Famous Rockefeller Quotes

We've searched our database for all the quotes and captions related to Famous Rockefeller. Here they are! All 4 of them:

For the rest of his life, the greater the chaos, the calmer Rockefeller would become, particularly when others around him were either panicked or mad with greed. He would make much of his fortune during these market fluctuations—because he could see while others could not. This insight lives on today in Warren Buffet’s famous adage to “be fearful when others are greedy and greedy when others are fearful.” Rockefeller, like all great investors, could resist impulse in favor of cold, hard common sense.
Ryan Holiday (The Obstacle Is the Way: The Timeless Art of Turning Adversity to Advantage)
He would make much of his fortune during these market fluctuations—because he could see while others could not. This insight lives on today in Warren Buffet’s famous adage to “be fearful when others are greedy and greedy when others are fearful.” Rockefeller, like all great investors, could resist impulse in favor of cold, hard common sense. One
Ryan Holiday (The Obstacle is the Way: The Timeless Art of Turning Adversity to Advantage)
Famous sales coach and dear friend Jack Daly suggests, “Why don’t you throw people a party when they start, instead of when they leave?” Sydney-based software firm Atlassian sends each new employee, whatever his or her position, to a resort spa the weekend before the start date as a way to celebrate the new job. The spouse or a guest gets to go along — making both new employees and their spouses raving Atlassian fans.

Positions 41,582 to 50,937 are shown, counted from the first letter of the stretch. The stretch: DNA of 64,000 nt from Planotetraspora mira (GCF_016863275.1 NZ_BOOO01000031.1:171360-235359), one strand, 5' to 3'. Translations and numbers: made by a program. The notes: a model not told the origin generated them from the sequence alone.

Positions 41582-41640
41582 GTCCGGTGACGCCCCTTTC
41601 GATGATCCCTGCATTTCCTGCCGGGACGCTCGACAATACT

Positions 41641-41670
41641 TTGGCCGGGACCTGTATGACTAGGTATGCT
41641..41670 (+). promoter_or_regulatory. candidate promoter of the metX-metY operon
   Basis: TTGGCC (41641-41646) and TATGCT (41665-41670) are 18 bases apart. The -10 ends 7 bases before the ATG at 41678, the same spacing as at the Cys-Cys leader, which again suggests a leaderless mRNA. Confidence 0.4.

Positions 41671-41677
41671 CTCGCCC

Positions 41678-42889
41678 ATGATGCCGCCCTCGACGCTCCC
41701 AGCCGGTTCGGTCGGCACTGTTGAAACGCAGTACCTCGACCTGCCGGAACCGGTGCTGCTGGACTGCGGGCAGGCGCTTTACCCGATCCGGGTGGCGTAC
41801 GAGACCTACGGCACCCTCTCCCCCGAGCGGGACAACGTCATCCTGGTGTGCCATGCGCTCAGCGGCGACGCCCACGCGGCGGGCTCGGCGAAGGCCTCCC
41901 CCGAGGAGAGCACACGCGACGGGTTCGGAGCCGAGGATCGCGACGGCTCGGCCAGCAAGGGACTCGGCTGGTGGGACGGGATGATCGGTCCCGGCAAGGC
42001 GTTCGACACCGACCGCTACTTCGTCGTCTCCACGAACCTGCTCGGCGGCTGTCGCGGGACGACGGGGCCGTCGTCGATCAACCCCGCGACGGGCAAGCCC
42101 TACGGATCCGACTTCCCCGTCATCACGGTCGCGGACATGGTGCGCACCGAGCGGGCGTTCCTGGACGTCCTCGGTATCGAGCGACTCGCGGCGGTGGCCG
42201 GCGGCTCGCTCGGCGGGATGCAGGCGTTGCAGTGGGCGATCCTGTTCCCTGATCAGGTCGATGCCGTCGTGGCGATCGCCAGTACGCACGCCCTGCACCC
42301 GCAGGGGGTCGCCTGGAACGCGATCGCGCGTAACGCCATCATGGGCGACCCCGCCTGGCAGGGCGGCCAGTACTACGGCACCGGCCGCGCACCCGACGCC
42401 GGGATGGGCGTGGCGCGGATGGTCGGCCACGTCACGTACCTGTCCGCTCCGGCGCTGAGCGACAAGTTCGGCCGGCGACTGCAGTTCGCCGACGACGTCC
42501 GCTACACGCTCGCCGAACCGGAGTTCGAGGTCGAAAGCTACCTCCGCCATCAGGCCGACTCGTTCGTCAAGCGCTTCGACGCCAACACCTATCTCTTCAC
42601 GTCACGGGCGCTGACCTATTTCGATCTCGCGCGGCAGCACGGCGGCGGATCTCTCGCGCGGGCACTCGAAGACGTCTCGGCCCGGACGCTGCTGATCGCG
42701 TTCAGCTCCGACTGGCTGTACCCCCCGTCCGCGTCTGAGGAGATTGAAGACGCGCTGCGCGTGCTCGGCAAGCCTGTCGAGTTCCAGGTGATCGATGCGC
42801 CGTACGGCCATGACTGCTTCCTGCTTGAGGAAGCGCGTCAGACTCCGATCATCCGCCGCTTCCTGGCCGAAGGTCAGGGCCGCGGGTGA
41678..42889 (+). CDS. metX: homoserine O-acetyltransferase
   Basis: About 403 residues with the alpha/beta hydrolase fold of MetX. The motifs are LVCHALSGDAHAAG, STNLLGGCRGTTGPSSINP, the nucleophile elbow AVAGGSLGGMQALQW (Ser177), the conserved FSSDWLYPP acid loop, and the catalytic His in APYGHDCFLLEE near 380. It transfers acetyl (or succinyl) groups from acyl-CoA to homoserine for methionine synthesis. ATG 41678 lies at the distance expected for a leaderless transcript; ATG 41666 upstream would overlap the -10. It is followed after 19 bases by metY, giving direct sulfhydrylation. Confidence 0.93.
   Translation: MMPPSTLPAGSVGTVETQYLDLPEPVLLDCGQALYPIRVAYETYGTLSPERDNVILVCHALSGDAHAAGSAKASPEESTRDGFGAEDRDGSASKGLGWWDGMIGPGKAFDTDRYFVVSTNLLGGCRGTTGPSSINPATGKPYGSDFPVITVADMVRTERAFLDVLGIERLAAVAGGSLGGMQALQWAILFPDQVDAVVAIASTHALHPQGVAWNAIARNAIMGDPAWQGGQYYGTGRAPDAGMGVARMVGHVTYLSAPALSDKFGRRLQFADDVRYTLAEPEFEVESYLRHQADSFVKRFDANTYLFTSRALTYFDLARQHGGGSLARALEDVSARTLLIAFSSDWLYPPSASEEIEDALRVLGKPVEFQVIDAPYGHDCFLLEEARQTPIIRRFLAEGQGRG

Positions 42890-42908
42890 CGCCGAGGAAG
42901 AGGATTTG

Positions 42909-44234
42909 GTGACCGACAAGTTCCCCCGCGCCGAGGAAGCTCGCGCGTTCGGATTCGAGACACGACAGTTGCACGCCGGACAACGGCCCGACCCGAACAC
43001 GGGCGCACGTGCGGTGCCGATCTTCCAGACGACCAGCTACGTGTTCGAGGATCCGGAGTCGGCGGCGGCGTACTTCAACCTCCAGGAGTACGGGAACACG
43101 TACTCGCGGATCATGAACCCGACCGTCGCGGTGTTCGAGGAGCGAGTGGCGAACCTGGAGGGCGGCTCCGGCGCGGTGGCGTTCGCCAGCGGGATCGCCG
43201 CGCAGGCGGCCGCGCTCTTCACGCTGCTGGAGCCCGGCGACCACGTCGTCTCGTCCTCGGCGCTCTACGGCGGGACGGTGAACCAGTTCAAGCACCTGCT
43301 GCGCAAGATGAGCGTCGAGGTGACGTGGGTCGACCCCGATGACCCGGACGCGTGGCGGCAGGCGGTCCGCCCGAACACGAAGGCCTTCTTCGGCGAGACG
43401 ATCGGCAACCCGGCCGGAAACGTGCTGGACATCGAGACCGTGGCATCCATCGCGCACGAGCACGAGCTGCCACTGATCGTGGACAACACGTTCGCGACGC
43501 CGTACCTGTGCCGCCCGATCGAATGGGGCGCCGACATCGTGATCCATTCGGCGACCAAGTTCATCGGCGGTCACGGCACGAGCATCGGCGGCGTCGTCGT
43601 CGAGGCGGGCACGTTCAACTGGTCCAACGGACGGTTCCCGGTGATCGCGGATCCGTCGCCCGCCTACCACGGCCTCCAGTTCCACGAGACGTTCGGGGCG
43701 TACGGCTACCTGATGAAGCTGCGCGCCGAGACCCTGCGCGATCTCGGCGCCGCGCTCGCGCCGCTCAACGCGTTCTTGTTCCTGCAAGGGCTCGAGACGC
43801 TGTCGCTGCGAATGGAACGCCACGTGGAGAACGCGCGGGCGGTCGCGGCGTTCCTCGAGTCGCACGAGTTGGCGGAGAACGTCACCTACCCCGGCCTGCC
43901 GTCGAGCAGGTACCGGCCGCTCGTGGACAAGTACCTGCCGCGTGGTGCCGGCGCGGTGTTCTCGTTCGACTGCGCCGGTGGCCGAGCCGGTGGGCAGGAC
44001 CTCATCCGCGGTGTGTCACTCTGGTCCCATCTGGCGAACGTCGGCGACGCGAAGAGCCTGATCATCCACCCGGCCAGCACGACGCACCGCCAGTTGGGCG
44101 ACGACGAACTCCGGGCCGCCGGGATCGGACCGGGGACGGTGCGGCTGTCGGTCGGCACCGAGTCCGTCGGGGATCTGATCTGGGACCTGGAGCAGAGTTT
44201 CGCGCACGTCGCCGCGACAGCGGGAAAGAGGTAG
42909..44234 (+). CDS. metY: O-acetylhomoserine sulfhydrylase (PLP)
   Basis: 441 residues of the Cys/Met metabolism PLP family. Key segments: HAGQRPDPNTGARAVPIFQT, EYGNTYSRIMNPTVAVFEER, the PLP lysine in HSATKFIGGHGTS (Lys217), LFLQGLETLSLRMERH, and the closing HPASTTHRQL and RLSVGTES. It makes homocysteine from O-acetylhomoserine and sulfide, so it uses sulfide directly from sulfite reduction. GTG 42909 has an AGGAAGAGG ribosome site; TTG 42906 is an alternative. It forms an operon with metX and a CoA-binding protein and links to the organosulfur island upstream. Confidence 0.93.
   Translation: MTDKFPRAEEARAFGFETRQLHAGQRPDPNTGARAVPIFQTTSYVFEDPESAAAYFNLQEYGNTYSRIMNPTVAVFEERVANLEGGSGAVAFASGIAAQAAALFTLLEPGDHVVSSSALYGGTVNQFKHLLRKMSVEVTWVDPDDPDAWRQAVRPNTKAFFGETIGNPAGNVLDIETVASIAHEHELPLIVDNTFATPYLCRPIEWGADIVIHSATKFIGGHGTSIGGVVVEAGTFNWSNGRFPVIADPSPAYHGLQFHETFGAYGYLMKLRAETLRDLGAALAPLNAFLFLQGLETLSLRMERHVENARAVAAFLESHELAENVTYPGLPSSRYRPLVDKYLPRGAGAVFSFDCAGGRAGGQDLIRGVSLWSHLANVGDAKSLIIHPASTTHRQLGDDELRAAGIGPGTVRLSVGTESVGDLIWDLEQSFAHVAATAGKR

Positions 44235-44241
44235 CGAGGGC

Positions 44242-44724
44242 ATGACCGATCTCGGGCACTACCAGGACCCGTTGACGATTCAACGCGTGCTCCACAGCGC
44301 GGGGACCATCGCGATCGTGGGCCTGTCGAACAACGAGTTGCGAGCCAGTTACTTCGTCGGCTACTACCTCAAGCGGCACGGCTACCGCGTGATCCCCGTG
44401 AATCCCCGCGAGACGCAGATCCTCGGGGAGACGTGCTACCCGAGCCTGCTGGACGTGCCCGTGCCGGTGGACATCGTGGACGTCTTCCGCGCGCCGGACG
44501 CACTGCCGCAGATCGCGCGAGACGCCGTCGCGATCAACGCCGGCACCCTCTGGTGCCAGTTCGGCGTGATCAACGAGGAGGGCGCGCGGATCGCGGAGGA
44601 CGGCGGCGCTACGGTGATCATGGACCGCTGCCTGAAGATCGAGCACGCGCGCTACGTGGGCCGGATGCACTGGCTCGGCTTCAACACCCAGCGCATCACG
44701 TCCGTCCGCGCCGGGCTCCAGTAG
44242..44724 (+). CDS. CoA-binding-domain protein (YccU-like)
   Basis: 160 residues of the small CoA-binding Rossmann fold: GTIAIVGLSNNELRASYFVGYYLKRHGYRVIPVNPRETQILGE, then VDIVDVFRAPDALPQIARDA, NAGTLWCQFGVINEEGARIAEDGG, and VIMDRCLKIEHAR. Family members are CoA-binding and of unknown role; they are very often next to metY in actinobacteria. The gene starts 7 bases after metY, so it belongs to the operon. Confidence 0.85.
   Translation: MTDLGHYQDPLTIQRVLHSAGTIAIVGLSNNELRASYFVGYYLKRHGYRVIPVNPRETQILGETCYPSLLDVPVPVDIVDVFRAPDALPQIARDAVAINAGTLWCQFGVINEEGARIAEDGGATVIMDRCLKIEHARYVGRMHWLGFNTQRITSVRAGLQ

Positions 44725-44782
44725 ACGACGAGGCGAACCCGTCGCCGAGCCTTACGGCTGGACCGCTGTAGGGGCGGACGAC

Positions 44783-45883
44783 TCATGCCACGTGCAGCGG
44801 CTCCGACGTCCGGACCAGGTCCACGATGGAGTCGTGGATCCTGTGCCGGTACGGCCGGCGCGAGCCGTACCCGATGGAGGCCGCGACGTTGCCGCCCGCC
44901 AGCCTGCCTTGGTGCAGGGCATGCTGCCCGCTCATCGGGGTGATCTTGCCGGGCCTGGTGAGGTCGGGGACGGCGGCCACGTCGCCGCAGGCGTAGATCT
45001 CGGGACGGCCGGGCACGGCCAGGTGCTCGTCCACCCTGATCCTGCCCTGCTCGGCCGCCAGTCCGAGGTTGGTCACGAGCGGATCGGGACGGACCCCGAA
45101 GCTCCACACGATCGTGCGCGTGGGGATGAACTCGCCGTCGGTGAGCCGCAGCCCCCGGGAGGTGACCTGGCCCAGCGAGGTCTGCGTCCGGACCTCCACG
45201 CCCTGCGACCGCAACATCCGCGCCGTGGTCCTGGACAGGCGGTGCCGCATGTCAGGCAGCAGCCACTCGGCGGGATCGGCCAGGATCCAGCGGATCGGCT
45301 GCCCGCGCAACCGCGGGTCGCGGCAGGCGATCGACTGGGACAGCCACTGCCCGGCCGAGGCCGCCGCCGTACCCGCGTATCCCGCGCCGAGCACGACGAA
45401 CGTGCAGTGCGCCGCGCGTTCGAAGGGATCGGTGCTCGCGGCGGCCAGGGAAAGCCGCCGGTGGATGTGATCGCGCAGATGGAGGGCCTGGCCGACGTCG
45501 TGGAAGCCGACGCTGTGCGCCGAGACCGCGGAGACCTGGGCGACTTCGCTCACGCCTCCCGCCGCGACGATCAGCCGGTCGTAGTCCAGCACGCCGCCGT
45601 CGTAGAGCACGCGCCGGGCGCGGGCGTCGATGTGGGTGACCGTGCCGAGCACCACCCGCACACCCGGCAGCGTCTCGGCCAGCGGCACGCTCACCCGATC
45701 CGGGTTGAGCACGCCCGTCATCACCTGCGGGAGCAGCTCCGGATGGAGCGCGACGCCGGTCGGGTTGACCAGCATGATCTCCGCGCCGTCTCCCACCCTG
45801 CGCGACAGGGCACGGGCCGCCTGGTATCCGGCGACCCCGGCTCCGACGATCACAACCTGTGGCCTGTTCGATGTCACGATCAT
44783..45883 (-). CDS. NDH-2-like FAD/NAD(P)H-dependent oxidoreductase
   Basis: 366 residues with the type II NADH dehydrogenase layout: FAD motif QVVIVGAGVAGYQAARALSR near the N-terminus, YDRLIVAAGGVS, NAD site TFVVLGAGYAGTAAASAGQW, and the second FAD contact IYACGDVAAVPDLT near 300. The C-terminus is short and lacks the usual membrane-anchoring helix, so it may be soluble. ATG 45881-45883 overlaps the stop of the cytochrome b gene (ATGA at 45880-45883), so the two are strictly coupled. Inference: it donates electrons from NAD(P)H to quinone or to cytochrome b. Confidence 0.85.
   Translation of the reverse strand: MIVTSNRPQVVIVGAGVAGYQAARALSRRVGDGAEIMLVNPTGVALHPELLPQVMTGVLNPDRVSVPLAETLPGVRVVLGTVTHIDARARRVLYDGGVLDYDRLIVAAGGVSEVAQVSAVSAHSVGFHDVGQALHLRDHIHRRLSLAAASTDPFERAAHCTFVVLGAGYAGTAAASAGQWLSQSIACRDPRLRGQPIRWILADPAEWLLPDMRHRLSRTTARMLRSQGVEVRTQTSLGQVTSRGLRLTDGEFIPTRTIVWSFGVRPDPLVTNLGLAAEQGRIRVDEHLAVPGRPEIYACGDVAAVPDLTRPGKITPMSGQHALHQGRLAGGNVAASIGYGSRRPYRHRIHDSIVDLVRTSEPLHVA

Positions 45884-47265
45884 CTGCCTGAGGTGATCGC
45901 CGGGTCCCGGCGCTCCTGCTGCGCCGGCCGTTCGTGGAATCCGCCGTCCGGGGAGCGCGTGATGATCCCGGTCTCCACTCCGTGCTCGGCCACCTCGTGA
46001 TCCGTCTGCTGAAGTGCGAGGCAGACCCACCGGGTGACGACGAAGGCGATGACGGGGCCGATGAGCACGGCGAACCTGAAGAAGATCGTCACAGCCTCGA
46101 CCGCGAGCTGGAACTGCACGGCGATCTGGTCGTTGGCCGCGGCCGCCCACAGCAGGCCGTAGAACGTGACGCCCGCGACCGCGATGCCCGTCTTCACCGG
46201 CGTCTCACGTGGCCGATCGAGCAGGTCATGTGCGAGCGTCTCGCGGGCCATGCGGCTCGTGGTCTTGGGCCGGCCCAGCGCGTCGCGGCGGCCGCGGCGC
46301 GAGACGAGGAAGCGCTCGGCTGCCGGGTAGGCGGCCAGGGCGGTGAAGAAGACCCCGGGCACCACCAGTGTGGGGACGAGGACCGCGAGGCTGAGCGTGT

Verne Harnish (Scaling Up: How a Few Companies Make It...and Why the Rest Don't (Rockefeller Habits 2.0))
The captains of industry did not exactly distinguish themselves as publicly spirited. A few, like Carnegie and John D. Rockefeller, established noted charities, but most echoed the sentiments of William H. Vanderbilt, the railroad tycoon, who, when asked by a reporter for the New York Times about keeping open the New York to New Haven line on the assumption that it was run for the public benefit, responded famously, “The public be damned.” Vanderbilt proceeded to give the reporter a short lecture on capitalism. “I don’t take stock in this silly nonsense about working for anybody’s good but our own because we are not. Railroads are not run on sentiment, but on business principles, and to pay.
Robert B. Reich (Supercapitalism: The Transformation of Business, Democracy, and Everyday Life)